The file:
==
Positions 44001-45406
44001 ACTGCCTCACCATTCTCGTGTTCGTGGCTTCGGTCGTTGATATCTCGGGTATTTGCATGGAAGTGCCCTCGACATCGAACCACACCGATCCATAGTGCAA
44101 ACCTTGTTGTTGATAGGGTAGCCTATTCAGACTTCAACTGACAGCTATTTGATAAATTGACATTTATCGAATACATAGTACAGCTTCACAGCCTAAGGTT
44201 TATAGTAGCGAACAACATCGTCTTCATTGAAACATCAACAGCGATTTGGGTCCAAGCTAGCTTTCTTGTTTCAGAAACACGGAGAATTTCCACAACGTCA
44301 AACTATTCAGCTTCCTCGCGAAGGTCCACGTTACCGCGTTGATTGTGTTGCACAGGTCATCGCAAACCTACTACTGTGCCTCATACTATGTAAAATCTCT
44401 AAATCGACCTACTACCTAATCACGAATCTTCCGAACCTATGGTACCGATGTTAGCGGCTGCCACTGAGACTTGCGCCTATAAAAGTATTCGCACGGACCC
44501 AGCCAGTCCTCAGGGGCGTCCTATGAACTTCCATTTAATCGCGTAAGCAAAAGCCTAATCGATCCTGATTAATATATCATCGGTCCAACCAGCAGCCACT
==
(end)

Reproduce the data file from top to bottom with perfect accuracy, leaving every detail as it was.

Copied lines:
Positions 44001-45406
44001 ACTGCCTCACCATTCTCGTGTTCGTGGCTTCGGTCGTTGATATCTCGGGTATTTGCATGGAAGTGCCCTCGACATCGAACCACACCGATCCATAGTGCAA
44101 ACCTTGTTGTTGATAGGGTAGCCTATTCAGACTTCAACTGACAGCTATTTGATAAATTGACATTTATCGAATACATAGTACAGCTTCACAGCCTAAGGTT
44201 TATAGTAGCGAACAACATCGTCTTCATTGAAACATCAACAGCGATTTGGGTCCAAGCTAGCTTTCTTGTTTCAGAAACACGGAGAATTTCCACAACGTCA
44301 AACTATTCAGCTTCCTCGCGAAGGTCCACGTTACCGCGTTGATTGTGTTGCACAGGTCATCGCAAACCTACTACTGTGCCTCATACTATGTAAAATCTCT
44401 AAATCGACCTACTACCTAATCACGAATCTTCCGAACCTATGGTACCGATGTTAGCGGCTGCCACTGAGACTTGCGCCTATAAAAGTATTCGCACGGACCC
44501 AGCCAGTCCTCAGGGGCGTCCTATGAACTTCCATTTAATCGCGTAAGCAAAAGCCTAATCGATCCTGATTAATATATCATCGGTCCAACCAGCAGCCACT